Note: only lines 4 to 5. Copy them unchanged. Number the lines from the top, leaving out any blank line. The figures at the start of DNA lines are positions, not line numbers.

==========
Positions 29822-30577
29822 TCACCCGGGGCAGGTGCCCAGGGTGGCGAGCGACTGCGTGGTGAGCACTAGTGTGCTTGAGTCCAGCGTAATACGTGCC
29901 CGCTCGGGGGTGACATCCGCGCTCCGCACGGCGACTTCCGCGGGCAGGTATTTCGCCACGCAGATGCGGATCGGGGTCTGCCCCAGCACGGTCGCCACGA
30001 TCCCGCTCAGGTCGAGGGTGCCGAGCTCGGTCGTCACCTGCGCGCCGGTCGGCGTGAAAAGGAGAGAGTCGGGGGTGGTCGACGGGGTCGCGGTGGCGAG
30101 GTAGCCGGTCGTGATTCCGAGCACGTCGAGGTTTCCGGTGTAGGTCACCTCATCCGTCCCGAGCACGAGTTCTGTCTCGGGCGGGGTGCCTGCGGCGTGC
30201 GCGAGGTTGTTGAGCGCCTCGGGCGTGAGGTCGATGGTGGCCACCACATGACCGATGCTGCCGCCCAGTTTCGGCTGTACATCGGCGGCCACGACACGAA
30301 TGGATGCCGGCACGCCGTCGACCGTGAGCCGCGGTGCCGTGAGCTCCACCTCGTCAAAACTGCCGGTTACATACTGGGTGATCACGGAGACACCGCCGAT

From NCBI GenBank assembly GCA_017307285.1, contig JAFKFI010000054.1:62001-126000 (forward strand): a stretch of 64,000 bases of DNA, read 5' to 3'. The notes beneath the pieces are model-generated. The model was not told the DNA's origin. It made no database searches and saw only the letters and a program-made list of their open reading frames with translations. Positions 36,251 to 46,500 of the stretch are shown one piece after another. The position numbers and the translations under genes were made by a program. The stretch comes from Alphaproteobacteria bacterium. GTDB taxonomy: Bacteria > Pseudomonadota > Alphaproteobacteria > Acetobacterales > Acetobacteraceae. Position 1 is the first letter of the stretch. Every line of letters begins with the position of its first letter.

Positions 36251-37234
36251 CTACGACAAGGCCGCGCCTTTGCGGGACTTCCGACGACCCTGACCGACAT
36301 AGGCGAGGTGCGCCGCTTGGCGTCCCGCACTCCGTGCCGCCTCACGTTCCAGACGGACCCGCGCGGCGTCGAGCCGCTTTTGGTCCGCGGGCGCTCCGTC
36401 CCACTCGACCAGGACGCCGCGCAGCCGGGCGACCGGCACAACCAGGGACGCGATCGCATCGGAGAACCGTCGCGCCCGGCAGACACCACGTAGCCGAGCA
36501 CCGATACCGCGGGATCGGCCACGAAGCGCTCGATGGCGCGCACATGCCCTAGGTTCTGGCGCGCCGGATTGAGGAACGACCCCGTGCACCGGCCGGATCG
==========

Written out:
30001 TCCCGCTCAGGTCGAGGGTGCCGAGCTCGGTCGTCACCTGCGCGCCGGTCGGCGTGAAAAGGAGAGAGTCGGGGGTGGTCGACGGGGTCGCGGTGGCGAG
30101 GTAGCCGGTCGTGATTCCGAGCACGTCGAGGTTTCCGGTGTAGGTCACCTCATCCGTCCCGAGCACGAGTTCTGTCTCGGGCGGGGTGCCTGCGGCGTGC